I ask that the FTC consider this increase in full recognition of the half or more of all US households that barely kept up with inflation over the past forty years. For example, in 2011 dollars the bottom two quintiles stayed essential unchanged: Lowest 20% - $19,472 (1972) v. $20,262 (2011), 2nd Lowest 20% - $37,501 (1972) v. $38,520 (2011). These households also faced disproportionate increases in some areas (e.g., healthcare), making other expenditures even more precious. Overall, 80% of all household lost ground in their relative share of aggregate income. Given the relatively stagnant income for many households and the significant impact of some expenses that far exceed the annual inflation rate, increasing the limit to $135 will offer less consumer protection for many households.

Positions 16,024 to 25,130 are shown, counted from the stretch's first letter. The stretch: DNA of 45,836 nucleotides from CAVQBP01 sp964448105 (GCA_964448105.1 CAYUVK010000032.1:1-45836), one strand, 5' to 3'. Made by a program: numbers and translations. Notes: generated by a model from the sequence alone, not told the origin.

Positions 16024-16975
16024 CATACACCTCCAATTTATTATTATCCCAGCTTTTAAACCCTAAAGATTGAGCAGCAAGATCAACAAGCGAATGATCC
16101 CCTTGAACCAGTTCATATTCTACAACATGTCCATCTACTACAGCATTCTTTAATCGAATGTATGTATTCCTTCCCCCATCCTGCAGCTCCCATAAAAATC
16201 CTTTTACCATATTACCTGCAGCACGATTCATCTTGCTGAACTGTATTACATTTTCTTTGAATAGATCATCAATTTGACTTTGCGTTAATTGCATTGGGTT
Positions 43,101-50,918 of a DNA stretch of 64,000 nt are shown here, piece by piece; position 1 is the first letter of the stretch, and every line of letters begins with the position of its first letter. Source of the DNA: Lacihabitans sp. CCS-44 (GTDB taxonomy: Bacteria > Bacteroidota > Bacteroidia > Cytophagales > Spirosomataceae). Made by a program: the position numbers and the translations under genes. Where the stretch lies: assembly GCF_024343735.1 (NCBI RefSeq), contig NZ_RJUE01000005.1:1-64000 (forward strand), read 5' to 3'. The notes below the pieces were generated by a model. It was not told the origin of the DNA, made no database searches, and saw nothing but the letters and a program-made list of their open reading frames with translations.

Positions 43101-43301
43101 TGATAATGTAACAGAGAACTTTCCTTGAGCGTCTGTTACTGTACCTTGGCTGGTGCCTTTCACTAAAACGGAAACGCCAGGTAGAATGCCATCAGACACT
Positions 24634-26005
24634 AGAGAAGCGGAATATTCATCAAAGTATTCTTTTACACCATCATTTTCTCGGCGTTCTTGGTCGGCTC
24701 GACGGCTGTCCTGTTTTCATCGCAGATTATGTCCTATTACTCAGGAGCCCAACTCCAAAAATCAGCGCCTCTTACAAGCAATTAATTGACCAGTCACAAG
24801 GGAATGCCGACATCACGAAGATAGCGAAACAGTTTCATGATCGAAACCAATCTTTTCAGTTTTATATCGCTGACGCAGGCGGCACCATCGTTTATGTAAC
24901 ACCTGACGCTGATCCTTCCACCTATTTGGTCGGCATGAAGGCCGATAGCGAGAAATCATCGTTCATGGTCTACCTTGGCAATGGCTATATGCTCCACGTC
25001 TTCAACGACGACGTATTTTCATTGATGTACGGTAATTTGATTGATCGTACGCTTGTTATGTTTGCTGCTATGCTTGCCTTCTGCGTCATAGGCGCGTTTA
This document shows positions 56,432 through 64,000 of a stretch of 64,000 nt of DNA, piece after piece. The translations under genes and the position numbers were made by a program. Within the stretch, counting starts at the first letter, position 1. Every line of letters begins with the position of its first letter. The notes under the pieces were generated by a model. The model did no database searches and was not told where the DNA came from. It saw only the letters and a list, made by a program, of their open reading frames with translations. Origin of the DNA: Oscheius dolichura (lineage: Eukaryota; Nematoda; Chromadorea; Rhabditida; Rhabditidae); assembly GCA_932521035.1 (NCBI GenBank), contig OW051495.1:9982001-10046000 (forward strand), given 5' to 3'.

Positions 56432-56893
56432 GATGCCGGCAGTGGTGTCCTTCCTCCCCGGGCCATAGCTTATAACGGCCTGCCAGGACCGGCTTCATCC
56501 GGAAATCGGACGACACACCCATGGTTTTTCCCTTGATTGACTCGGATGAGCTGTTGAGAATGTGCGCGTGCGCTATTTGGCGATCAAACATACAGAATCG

16 CFR Part 429, Rule Concerning Cooling-Off Period For Sales Made At Homes Or At Certain Other Locations, FTC File No. P087109 #563691-00023
16 CFR Part 429, Rule Concerning Cooling-Off Period For Sales Made At Homes Or At Certain Other Locations, FTC File No. P087109